Thursday, February 8, 2007

News: Old Dominion Sale

The following was just posted to the DC-Beer email list by Mid-Atlantic Brewing News reporter Gregg Wiggins:

Yesterday a Virginia ABC notice was posted at Old Dominion announcing that "Coastal Brewing Company LLC trading as Old Dominion Brewing Company" has applied for a brewery license. The notice also names the partners in Coastal Brewing as Southern Beverages (that's Fordham's brewing division) and Anheuser-Busch.

As Gregg said, that's all he has on this right now.

16 comments:

The Beer Lover said...

I just hope this change does not effect the product. OD has done an outstanding job of building a brand name in the DC Metro Area/Northern VA. I would hate to see them expand outside the Mid-Atlantic, and get lost on the shelf. I would hate to see any of their recipies dumbed down to appeal to a wider audience. Then again, why would they change anything? "If it ain't broke, don't fix it." Right? Lew, any thoughts on that?

Lew Bryson said...

My main concern here is that Fordham already has a big brewery (that they are far from utilizing fully, or even efficiently) in Delaware. I don't like what that says about this deal.
Otherwise...this will inevitably cut down on the number of beers ODBC brews, and may well kill the contract beers and private label beers they do. Maybe. Tupper's? New River? May need to find new homes. Then again...maybe not. Those beers would be good business if they got good backing. Hard to say. But "dumb down"? Not going to happen, put that worry out of your mind. If there are marginal OD beers, they'll probably get the axe. Sad, but likely. I just hope low-volume, high-profit/prestige beers like Millennium and the winter and spring seasonals get kept. They go a long way towards preserving the prestige of the brand, and rightly so.

The Beer Lover said...

That is what really worries me as well Lew. If beers like New River, Tuppers, or any of the seasonals get the hook, it would be very dissapointing. OD has gotten knocked by beer geeks as not brewing anything "exciting", but I happen to love the fact they brew a nice mix of ales and lagers. It would be a very sad day if their Octoberfest! or say Spring Brew went away. New River is such an awesome beer as well. Would hate to see that beer get contracted some where else. Only time will tell.

Lew Bryson said...

Oh, I think another brewer could do a good job on New River: Flying Dog in Frederick, for instance, who doesn't seem to have any issues with contracting. They're certainly skilled enough to do a great job with any of OD's contracted beers. I'd rather not see them forced out, but I don't fear them finding a new home if they are. Things are going too well for New River right now; they're popping up in places where I'd never seen them before.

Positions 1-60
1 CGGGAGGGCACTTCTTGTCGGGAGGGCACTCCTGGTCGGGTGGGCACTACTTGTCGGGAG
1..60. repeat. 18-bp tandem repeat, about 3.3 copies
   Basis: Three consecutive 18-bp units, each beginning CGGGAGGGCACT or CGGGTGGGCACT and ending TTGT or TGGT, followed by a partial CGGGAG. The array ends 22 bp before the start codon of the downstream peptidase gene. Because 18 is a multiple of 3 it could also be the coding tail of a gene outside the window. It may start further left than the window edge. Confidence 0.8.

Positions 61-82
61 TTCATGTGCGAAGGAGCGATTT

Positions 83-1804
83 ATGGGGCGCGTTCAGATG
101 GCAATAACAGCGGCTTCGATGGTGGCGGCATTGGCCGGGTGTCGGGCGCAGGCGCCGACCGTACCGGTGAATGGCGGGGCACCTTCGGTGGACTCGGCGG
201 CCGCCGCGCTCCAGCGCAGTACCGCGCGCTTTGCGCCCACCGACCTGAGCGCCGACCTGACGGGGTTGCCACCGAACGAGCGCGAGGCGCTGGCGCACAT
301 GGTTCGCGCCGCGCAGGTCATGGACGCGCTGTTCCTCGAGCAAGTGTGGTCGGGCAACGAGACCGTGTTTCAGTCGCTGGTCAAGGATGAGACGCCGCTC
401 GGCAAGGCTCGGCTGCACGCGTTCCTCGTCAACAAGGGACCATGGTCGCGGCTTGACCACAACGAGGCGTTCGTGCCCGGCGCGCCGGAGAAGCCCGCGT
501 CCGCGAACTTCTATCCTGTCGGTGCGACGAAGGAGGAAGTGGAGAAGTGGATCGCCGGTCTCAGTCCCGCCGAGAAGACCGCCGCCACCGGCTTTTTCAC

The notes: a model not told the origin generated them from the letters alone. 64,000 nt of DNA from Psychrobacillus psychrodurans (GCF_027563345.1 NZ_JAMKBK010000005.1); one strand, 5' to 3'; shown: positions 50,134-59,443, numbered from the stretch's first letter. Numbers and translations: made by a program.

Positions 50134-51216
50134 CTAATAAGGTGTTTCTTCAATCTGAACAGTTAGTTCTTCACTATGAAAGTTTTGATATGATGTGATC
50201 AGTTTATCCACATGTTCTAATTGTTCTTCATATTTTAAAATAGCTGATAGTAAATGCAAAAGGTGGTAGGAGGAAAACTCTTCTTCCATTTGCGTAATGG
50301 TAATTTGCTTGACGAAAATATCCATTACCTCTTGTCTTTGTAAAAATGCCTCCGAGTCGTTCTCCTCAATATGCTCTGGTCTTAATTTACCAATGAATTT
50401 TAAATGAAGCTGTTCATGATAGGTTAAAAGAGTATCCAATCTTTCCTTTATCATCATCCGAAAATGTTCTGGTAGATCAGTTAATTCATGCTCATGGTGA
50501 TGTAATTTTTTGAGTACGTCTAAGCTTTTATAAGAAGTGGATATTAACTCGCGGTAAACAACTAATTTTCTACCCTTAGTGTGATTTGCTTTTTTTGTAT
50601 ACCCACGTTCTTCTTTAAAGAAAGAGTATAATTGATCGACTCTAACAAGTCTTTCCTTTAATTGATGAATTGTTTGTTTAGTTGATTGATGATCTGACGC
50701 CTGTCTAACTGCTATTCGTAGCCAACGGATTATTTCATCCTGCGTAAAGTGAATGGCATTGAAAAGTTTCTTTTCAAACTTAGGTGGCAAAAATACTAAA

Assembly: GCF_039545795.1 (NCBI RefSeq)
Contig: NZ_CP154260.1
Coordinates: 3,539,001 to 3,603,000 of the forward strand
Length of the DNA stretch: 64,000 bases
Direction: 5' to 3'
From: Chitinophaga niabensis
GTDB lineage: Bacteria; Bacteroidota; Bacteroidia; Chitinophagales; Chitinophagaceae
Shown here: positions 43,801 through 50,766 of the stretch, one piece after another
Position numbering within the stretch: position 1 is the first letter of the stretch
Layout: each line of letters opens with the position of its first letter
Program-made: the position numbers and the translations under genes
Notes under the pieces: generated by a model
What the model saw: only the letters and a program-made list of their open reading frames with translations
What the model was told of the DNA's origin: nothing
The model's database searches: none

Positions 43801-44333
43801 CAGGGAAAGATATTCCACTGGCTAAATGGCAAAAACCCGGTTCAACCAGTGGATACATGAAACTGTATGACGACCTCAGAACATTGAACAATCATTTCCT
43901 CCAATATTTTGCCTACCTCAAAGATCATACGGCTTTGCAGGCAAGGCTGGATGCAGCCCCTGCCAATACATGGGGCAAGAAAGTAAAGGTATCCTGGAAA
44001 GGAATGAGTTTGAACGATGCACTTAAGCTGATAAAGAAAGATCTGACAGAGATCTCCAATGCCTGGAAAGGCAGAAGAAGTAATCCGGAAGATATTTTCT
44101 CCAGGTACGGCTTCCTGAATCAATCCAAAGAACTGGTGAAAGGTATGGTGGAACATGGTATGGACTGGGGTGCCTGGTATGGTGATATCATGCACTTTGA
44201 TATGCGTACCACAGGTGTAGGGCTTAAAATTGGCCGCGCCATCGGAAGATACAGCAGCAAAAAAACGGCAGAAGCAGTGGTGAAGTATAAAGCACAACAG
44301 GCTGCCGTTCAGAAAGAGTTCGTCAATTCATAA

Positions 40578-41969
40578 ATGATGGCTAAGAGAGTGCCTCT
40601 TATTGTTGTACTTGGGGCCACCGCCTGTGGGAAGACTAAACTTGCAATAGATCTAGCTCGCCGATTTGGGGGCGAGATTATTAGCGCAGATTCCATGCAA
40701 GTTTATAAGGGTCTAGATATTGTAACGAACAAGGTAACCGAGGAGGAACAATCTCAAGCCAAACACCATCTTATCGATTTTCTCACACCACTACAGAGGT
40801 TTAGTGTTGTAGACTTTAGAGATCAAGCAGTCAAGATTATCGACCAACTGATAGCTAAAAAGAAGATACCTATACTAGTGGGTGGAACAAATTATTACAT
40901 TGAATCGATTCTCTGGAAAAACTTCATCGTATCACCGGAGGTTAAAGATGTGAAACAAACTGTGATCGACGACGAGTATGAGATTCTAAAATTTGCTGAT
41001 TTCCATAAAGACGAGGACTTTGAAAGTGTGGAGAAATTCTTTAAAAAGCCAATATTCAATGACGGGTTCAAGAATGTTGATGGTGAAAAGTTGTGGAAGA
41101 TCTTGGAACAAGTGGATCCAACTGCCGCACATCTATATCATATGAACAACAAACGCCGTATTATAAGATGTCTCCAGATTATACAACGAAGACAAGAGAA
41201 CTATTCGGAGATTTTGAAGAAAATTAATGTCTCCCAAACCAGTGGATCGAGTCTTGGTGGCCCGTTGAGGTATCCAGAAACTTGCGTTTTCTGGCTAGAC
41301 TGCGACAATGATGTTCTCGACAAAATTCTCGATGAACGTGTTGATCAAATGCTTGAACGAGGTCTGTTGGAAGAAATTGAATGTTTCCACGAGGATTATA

Loren said...

"OD has gotten knocked by beer geeks as not brewing anything "exciting", but I happen to love the fact they brew a nice mix of ales and lagers."

First craft beer I ever tried and LOVED, besides being a fan of Sam Adams already, was OD Ale on tap at Dulles. Maybe 15+ years ago?

Blew my mind.

Let's hope OD doesn't OD in the future.

Cheers!

Thomas Cizauskas said...

As a direct competitor (I'm Virginia Territory Manager for Clipper City Brewing), I should be both wary and optimistic about the sale.

Anheuser-Busch has deep pockets, with which they would be able to infuse a lot of money into Old Dominion - for advertising, for incentives, for capital improvements, for quality control and assurance. A-B can spend so much more than Clipper City itself can, or Old Dominion could without the sale, or any craft brewery can.

But I could also be cautiously sanguine about the sale. The fact that Old Dominion, de facto if not de jure, would now be an Anheuser-Busch property, might create consumer backlash. Would good-beer enthusiasts wish to drink a beer from the behemoth they love to disparage?

But, then again, as a beer lover, shouldn't I desire the sale? Old Dominion might regain the wherewithal - financially and strategically - and the enthusiasm to be a leader in the craft beer movement, as it once was.

Lew Bryson said...

Tom, welcome to STAG, very glad to have you here.
You pretty much ring all the bells but one, that one being the "two breweries is too many" problem for Fordham. Strange, how everyone ignores the Fordham involvement; it's almost like they thought it was window-dressing for an A-B takeover...
I'd love to see OD get the healthy boost this could give it and help the picture for craft overall. But yeah, one craft brewer with a lot of money will change the landscape. Stir things up, anyway.

Interesting times.

roan22 said...

"...Things are going too well for New River right now; they're popping up in places where I'd never seen them before"

Lew can you share where you have seen New River pop up? Any in Pennsylvania?